Could it have gone this well with any other coach available to at the end of the 2015 season? Impossible to know, but Richt was not the only candidate who got serious consideration.

Greg Schiano interviewed with Miami back then. The opportunity came at a time in his life when the former UM defensive coordinator would have given anything to be the boss in Coral Gables. Schiano was between jobs, having been fired as the Tampa Bay Buccaneers head coach. He was volunteering as a high school coach, as a matter of fact, at Tampa Berkeley Prep.

There was reason to believe that something would come of it, too, since former UM star Jonathan Vilma, who played for Schiano, was a member of the six-person advisory staff that athletic Blake James put together to assist in the search process.

It’s a matter of timing in these things, though. Earlier, when Larry Coker got fired at Miami, the Hurricanes were turned away by Schiano. That was in 2006, when he was building something of his own at Rutgers, and formally asked to have his name removed from Miami’s list of candidates.

Lately, Schiano’s name was turned toxic when Tennessee pulled back from a decision to hire him because of an ugly social media reaction, buoyed by campus protests.

The advertised reason for the uproar was an unsubstantiated narrative that the coach somehow ignored or condoned Jerry Sandusky’s child molestation crimes while the two were assistants at Penn State. More likely a ton of Vols fans just thought they could do better than Schiano and coalesced around a convenient rationale to scare Tennessee administrators away from what had seemed a fairly straightforward hire of a well-respected coach.

So who else did Miami interview in November and December of 2015 before Richt got the job?

Dan Mullen, freshly introduced as Florida’s new coach, talked with James and his search staff. At that time he was 54-35 in seven seasons at Mississippi State. Had he gotten the Miami job, he would have been just as enthusiastic about flashing the “U” hand signal as he was about doing the Gator Chomp in Gainesville on Monday.

Butch Davis also interviewed with Miami before the Richt hire. He had been out of coaching for a couple of years and was eager to a second stint as head coach of the Hurricanes. These days Butch is coaching at FIU and waiting to see which minor bowl assignment his 7-4 Golden Panthers will get.

All questions were answered, and quickly, when Georgia fired Richt on Nov. 30, 2015. Four days later he was announced as Miami’s coach.

No need to be smug when one of these frantic coach searches works out. For every athletic director who nails it there are 10 who regret ever being put in the position to choose, and scores who fear the moment when they will be out there scrambling to find the right man again.

[For Gators, Dan Mullen is a good solution who wants to be great]

[Because hiring Chip Kelly wasn’t easy for Florida, nothing else would have been]

[Hurricanes finally bring out the beast in antiseptic Hard Rock Stadium]

Lane Kiffin’s breakup with Alabama before national title game does FAU no favors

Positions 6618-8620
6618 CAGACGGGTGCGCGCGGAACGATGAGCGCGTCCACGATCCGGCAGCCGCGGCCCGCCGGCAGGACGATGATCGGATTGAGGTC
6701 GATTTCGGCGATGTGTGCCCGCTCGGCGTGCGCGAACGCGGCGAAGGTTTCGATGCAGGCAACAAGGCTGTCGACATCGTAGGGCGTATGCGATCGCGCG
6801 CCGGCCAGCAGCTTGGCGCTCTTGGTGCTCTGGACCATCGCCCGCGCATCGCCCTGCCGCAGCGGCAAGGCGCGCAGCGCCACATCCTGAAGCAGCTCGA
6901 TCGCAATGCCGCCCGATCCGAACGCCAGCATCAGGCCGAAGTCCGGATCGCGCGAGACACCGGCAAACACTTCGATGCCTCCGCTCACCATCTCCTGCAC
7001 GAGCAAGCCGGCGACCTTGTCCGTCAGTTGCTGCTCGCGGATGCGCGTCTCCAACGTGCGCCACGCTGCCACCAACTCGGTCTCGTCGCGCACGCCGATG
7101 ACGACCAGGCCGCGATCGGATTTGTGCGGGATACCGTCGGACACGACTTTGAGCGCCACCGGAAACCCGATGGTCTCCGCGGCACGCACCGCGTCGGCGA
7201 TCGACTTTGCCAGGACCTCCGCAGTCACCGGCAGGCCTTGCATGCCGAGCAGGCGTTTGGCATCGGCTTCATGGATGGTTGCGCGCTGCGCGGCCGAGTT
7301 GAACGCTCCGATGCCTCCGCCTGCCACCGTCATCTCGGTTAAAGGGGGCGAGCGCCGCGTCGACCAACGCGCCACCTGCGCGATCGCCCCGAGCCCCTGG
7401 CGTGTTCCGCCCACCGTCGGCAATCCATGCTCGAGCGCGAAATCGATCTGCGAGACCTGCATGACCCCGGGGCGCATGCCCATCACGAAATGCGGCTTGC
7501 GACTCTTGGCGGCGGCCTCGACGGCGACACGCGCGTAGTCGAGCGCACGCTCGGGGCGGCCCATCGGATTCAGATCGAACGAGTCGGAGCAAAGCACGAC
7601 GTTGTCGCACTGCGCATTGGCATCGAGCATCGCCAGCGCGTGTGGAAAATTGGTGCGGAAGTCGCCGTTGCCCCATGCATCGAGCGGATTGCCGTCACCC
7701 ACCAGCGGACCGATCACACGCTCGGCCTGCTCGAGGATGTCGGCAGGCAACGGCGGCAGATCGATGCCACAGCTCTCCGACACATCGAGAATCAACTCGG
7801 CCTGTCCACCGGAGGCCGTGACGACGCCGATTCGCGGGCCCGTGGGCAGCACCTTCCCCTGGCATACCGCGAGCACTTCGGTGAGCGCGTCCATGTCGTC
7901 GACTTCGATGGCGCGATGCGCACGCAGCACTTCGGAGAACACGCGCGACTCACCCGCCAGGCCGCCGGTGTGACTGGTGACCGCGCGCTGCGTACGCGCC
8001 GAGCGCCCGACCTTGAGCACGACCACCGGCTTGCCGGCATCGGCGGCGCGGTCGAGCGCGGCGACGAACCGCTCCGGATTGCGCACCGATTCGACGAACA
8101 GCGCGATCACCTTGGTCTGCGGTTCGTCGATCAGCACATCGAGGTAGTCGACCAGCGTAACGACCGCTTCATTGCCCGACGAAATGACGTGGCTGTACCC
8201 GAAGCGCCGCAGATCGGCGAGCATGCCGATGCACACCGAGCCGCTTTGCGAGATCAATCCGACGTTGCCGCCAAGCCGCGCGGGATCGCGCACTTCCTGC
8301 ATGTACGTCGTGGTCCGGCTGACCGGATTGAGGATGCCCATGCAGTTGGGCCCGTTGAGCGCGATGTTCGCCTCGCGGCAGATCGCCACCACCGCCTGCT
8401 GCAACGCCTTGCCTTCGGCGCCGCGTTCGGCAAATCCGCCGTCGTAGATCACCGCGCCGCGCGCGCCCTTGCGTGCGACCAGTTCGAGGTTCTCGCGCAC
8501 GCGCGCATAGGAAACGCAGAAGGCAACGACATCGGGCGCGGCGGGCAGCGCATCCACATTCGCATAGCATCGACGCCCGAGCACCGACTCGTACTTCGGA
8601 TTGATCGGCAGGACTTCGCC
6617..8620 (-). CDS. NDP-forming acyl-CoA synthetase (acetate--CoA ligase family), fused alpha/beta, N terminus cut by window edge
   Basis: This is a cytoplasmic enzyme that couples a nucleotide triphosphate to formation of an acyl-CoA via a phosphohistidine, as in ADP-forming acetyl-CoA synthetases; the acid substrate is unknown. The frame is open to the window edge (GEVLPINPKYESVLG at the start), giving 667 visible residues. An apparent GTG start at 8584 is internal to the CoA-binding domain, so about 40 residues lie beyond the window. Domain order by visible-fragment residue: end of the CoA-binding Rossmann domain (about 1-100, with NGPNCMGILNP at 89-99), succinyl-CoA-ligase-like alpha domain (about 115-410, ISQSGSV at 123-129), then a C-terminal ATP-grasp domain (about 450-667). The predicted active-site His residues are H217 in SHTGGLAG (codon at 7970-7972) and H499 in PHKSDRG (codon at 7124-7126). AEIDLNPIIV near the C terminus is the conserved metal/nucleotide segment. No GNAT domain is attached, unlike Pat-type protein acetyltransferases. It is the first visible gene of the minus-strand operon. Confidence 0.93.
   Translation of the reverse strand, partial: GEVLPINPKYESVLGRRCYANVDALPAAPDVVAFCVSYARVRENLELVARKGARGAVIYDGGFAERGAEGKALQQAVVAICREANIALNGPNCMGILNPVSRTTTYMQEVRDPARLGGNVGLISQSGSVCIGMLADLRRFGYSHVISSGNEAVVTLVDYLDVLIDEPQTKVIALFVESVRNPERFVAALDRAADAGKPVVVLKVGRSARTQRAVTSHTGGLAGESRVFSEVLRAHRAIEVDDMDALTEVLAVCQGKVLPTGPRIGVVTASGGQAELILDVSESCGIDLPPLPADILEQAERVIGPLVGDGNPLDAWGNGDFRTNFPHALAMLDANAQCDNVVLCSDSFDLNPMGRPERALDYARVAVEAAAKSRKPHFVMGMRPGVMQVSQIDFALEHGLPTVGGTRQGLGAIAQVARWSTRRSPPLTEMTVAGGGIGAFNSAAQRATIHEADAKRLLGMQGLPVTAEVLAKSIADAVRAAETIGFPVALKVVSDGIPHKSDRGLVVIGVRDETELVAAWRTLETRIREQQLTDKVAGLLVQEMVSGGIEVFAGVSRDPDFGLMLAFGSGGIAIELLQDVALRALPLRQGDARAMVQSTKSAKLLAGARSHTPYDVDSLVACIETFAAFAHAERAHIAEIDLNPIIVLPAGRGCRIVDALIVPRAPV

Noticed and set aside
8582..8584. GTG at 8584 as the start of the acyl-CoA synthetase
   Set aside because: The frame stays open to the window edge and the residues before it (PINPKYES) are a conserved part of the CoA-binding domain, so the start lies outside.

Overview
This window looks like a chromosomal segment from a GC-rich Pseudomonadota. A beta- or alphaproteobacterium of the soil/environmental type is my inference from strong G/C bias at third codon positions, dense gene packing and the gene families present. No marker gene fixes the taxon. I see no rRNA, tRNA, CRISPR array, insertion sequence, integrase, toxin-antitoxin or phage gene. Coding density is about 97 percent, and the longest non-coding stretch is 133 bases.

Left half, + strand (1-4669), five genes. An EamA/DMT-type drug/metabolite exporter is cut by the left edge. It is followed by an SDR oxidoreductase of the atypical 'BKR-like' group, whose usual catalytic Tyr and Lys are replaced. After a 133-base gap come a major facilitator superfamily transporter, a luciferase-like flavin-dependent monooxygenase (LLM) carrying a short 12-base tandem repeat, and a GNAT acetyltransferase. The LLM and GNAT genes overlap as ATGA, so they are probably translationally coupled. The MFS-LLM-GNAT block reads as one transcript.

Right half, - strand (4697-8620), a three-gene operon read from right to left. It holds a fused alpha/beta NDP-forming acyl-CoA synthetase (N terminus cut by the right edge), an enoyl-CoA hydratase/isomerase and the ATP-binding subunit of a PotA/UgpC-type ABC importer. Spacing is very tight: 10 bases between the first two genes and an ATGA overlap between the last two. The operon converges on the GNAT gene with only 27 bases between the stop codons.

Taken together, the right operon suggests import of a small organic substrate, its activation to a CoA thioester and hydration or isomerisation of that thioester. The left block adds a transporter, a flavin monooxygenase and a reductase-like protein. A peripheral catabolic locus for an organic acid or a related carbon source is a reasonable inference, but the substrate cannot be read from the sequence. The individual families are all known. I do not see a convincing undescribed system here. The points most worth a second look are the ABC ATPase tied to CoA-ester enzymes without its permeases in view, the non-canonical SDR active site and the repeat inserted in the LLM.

Lane Kiffin always was an odd fit at Alabama.

You can’t say it was a bad fit. Not even close. Not with College Football Playoff appearances all three years he was the Crimson Tide’s offensive coordinator and a shot a second straight national title for Alabama next week. If Kiffin was doing a lousy job, Nick Saban would have kicked him to the curb right away.

ATLANTA, GA - DECEMBER 31: Offensive Coordinator Lane Kiffin of the Alabama Crimson Tide and Head Coach Nick Saben of the Alabama Crimson Tide walk during pre game of the 2016 Chick-fil-A Peach Bowl at the Georgia Dome on December 31, 2016 in Atlanta, Georgia. (Photo by Mike Zarrilli/Getty Images)
ATLANTA, GA – DECEMBER 31: Former offensive Coordinator Lane Kiffin of the Alabama Crimson Tide and Head Coach Nick Saban talk during pre game of the Chick-fil-A Peach Bowl at the Georgia Dome on December 31, 2016. (Photo by Mike Zarrilli/Getty Images)

When the announcement came Monday, however, that Kiffin won’t be calling plays for the championship game against Clemson, the personality gap between this flashy, me-first coach and every other Saban assistant was made evident one last time.

“We made the decision because it was in the best interest of our players, our program and for Lane for him to assume his duties at Florida Atlantic,” Saban said. “We mutually agreed that this was best for both programs.”

Compare that to what Saban was saying about Kirby Smart last January, back when Georgia had already hired Alabama’s former defensive coordinator as head coach but Smart was permitted to stay with the Tide through the College Football Playoff title game against Clemson.

“You know, it’s sort of like you have a son and he’s moving away, and you want to see him do really, really well,” Saban said of Smart at the time.

“I certainly appreciate the fact that he’s stuck here with us and done a really good job as far as trying to finish this year for our players. I think that’s the number one reason that he’s here.”